Spring is finally here and although the weather isn’t quite beautiful yet, I’m glad to have those freezing cold days out of the way.
March is always an exciting month for me as it’s the first big dividend payment month of the year and I’m eager to see how it compares to last year.
My portfolio has grown quite a bit since the March update last year so I’m expecting to see some significant growth in dividend payments as well.
My dividend employee Steve has taken it easy the first two months but there’s often a lot of work right before spring begins so let’s take a look at how he did in March.
March dividend income comes in at $1250.80! That’s a 26.7% increase over last year’s total of $986.94 so I’m pretty excited about that.
I had hopes that March could beat out September of last year but I was just about $14 short of that goal. The size of ETF/mutual fund payments often differs between quarters so it’s hard to compare March to September since payments in September might have been much higher which offsets the higher number of shares I have now in March.
My taxable account dividends were up by 38% and my tax-advantaged accounts were up by 22%. UNH(United HealthGroup) is the only individual holding I own that paid dividends in March and they bumped up their dividend 25% last June which helped grow that number. I’m hopeful that happens again this year as their annual dividend review is coming up this June and they certainly have the cash generation to support a larger dividend.
I’ve also added a larger amount of contributions towards my taxable accounts this year than in past years due to the ability to max out my 401k and HSA for the first time.
It’s pretty awesome to see my dividend totals grow so much over last year and pretty exciting to see the dividends be above $1000 for four straight quarter ending months now.
The beautiful thing about these bigger months is the compounding effect of reinvesting everything. March’s total reinvested will bump up my projected annual income by $27.52!
Let’s see how Steve, my dividend employee did this month.
Steve earned $5.92/hr in March 2016 and he got himself a pretty big raise for that month this year.
Steve’s hourly wage for March 2017 shot up to $7.50/hr!
The March numbers bring the 2017 total to $1385.90 or an annual hourly wage of $2.77/hr for Steve. It’s still far from enough to live in but it’s nice to see those numbers grow steadily.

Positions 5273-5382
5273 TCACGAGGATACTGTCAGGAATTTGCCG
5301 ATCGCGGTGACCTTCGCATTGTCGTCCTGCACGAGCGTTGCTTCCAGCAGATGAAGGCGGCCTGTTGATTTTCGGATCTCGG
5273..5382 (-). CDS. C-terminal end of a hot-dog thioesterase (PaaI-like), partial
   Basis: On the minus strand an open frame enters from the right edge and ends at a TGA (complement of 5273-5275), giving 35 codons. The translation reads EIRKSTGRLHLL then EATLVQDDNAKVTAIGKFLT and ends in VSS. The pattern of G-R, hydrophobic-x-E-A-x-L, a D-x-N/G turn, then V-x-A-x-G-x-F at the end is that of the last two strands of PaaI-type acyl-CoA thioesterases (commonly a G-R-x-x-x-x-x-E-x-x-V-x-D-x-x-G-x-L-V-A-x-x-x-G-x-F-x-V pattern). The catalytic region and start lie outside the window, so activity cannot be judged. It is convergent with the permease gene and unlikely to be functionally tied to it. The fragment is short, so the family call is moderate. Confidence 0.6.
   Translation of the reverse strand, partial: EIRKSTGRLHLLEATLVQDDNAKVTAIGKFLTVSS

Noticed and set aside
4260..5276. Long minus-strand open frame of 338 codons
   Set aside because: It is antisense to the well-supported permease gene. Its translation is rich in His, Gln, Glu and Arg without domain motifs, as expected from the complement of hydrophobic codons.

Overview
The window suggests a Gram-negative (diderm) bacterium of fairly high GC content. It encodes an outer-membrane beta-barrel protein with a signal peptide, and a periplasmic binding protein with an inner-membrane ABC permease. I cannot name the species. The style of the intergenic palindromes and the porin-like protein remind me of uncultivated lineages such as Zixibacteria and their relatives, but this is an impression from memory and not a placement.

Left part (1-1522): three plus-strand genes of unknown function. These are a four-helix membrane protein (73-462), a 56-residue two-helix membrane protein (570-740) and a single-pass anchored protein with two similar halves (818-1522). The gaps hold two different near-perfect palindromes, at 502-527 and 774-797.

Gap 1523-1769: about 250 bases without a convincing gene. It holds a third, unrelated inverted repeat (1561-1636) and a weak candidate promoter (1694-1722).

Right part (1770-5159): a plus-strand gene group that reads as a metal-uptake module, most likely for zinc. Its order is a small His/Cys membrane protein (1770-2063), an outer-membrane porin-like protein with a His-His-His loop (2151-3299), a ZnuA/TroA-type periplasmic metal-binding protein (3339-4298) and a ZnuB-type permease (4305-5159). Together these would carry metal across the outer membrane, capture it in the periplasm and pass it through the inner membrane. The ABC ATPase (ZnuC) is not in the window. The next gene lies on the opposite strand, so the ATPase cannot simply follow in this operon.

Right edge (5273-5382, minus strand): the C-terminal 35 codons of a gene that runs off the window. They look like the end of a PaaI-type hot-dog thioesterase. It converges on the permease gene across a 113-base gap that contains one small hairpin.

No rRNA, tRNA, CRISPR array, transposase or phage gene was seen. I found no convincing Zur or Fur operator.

Here’s a look at how the data looks since I started tracking everything near the end of 2015.
It’s nice to have the long term look and see how prominent the increase is this month on a graph like this.
My portfolio design features ETFs and mutual funds rather heavily so the quarter ending months will always be the highest and those are the ones I’ll look at most closely when analyzing my data. I am also aware that ETF and mutual fund payments are less predictable so I can’t always bank on y/y increases every quarter although I can certainly strive for it.
Since my portfolio is so concentrated in a few months, I also like taking a look at how the quarterly payouts compare since it dilutes some of the noise from the smaller months.
It’s clear from this graph that I saw a pretty big bump from Q1 2016 to Q2 2016 and I was pretty close to Q3 2016 as well. The q/q increase of 17.8% is driven by the big increase in March but also by a reduction in January since I sold off some individual securities last year(Disney) that paid in that month.
Let’s take a look at the same data for Steve’s hourly wage.
This is essentially the same data as above presented in a different format. I like looking at a dividend hourly wage(Steve) just to see whether or not I’m truly financially independent. Once these quarterly months show a number that I can essentially subsist on(just covering the basics) then in theory I’m financially independent even if it wouldn’t be a lavish lifestyle.
I’m not targeting dividends right now choosing to go for a more total return strategy but that may change as I move into my later years. Dividends aren’t all I would depend on if I were to retire early as I’d also likely sell some stocks every year to make it work but it’d certainly be a lot easier to just have dividends cover all the bills.
It’s great to see the numbers grow but I’m certainly nowhere close to being able to retire as I’m not even making minimum wage with my portfolio right now! Steve has a lot of hard work ahead of him to make that grow and I’m eager to help him along. I’m excited to see what June and the next quarter brings and then see what medal I can get in the dividend goal I set for myself earlier this year.
I’m still far away from my overall financial independence/early retirement goals and probably at least a decade away from being able to seriously considering quitting my career but it’s nice to see progress towards that end with every single one of these quarterly updates.
That’s it for today. Great to see another good March from my portfolio and I hope you had a good quarter on your end as well.
How was your March and/or Q1 2017?
Thanks for reading and I’ll see you all in a week for a portfolio update.
March Total : $1250.80
2017 Total : $1385.96
Portfolio monthly hourly wage : $7.50/hr
Portfolio annual hourly wage : $2.77/hr